Series produced using innovative method of shooting all footage on 16mm film, which was then transferred straight to Quadruplex videotape for the footage to be edited electronically. No film was edited. A previous show shot on film, Lucy Moves to NBC (1980), was also transferred to video for electronic editing, though that featured three film camera running continuously in a studio, with the three different images later merged in editing. "Bellamy" was different in that it utilised a single-camera filming style with multiple set-ups and retakes. See more »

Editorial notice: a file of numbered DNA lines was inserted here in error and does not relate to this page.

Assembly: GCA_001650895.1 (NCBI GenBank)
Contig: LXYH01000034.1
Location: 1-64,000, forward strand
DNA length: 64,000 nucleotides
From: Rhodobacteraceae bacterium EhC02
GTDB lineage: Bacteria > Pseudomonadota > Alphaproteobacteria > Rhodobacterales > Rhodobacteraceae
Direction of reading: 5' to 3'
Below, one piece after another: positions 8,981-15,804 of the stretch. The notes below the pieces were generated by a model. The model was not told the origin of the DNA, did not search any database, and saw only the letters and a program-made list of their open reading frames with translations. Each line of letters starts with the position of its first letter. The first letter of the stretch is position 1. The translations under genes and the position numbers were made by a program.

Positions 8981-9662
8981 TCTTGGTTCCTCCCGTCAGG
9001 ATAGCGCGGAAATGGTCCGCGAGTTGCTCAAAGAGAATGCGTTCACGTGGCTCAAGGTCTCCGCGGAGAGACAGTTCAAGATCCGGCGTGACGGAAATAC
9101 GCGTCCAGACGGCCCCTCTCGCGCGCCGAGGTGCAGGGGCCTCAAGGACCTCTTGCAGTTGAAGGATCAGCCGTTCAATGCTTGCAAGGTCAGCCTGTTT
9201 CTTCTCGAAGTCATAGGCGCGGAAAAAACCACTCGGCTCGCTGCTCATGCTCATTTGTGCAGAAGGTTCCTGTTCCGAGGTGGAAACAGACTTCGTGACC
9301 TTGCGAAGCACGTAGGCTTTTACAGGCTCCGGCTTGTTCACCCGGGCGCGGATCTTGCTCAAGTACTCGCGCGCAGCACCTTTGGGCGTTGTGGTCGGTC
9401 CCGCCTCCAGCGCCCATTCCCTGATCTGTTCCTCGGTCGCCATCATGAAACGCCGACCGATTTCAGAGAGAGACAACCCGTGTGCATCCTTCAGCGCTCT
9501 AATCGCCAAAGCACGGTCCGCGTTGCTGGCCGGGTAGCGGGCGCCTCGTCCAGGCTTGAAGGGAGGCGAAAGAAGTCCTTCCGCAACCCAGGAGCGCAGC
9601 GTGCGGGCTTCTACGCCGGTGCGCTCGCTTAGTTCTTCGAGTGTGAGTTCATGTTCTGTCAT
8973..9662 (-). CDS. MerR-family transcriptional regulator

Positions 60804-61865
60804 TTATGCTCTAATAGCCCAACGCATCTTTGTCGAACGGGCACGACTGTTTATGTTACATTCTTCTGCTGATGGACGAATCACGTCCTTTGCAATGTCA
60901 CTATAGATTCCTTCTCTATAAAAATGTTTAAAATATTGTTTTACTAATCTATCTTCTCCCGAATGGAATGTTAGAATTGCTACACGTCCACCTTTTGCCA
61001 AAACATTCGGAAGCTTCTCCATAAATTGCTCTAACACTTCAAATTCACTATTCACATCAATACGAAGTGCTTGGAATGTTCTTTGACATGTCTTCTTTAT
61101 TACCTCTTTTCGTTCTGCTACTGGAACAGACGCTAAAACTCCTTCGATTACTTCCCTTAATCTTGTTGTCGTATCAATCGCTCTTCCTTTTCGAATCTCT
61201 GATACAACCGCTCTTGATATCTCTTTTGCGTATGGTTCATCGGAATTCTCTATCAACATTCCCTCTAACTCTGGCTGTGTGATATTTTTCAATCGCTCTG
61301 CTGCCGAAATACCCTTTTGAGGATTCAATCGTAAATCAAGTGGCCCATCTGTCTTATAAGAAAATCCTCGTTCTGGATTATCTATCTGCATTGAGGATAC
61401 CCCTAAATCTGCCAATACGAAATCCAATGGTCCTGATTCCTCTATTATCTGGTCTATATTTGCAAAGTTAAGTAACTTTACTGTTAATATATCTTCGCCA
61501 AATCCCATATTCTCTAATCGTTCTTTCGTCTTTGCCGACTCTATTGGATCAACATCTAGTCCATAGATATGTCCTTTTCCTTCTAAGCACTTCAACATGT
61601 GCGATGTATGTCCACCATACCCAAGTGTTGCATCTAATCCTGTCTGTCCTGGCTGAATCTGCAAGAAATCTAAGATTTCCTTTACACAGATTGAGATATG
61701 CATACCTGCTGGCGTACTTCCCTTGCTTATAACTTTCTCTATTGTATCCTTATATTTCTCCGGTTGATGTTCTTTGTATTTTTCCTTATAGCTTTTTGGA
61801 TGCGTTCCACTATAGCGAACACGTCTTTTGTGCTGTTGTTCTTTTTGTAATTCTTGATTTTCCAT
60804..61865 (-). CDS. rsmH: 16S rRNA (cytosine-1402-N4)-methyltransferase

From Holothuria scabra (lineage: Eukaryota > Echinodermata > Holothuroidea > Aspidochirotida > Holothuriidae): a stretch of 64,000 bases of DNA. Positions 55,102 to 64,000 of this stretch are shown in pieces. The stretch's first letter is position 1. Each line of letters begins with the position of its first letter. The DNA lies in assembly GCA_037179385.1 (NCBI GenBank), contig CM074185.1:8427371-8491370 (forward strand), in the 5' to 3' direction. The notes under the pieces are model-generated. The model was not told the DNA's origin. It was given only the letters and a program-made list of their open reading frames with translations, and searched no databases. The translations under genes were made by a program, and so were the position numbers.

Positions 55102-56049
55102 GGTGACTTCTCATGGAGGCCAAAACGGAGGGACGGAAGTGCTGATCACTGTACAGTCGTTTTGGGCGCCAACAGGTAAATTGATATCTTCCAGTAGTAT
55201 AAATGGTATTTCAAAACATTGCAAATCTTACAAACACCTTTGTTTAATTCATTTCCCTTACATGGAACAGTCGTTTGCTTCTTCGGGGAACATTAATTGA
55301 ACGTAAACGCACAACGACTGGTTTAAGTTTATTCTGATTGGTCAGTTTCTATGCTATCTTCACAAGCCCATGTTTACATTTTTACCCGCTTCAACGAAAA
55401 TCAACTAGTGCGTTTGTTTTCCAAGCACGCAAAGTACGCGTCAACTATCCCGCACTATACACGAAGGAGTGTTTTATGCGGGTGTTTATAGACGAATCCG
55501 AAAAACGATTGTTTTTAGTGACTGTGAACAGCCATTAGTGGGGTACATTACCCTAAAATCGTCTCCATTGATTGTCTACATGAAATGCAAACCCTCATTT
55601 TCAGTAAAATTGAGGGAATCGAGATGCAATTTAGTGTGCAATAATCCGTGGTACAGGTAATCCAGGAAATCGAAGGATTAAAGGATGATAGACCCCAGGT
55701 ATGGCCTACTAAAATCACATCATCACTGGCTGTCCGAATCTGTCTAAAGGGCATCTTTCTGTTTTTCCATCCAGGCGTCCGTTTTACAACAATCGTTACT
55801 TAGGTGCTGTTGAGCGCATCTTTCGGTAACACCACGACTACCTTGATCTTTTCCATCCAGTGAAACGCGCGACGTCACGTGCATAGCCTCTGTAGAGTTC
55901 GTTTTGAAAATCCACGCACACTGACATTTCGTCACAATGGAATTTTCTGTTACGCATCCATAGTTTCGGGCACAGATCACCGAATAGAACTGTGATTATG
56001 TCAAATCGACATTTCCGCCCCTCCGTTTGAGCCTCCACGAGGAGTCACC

Bellamy was a 1982 hardcore cop show, manned by a great voice over/actor John Stanton, an actor I'd love to put in a film if directing. He made this show. The episodes and story lines were really good, some of them so real to life, one involving a heartbroken dad blaming Bellamy for his son's death, where he left the cop, hanging from a balustrade. A prime one that stuck out, which kind of pushed the envelope, involved a bit a of upper frontal female nudity, with some prostitutes, entertaining some bad guy (Dennis Grosvenor). The show's soundtrack was fantastic. I remember the start of one show, just for an opening touch, was a young punk, giving Bellamy the finger. Tim Elston (Richmond Hill) I liked too as Bellamy's partner, but this will always be John Stanton's show, that magic, stern, authoritative voice, from an actor who should of gone further in America, apart from that flop Taipan, and a small role in Rent a cop, which I liked him in, as a baddie. Bellamy rated higher than many cop shows, Special Squad, a perfect example though they're weren't many episodes I can remember, where they're should of been many more. But Quality counts, not quantity and this show rates on a level of high quality drama. A truly underrated show.
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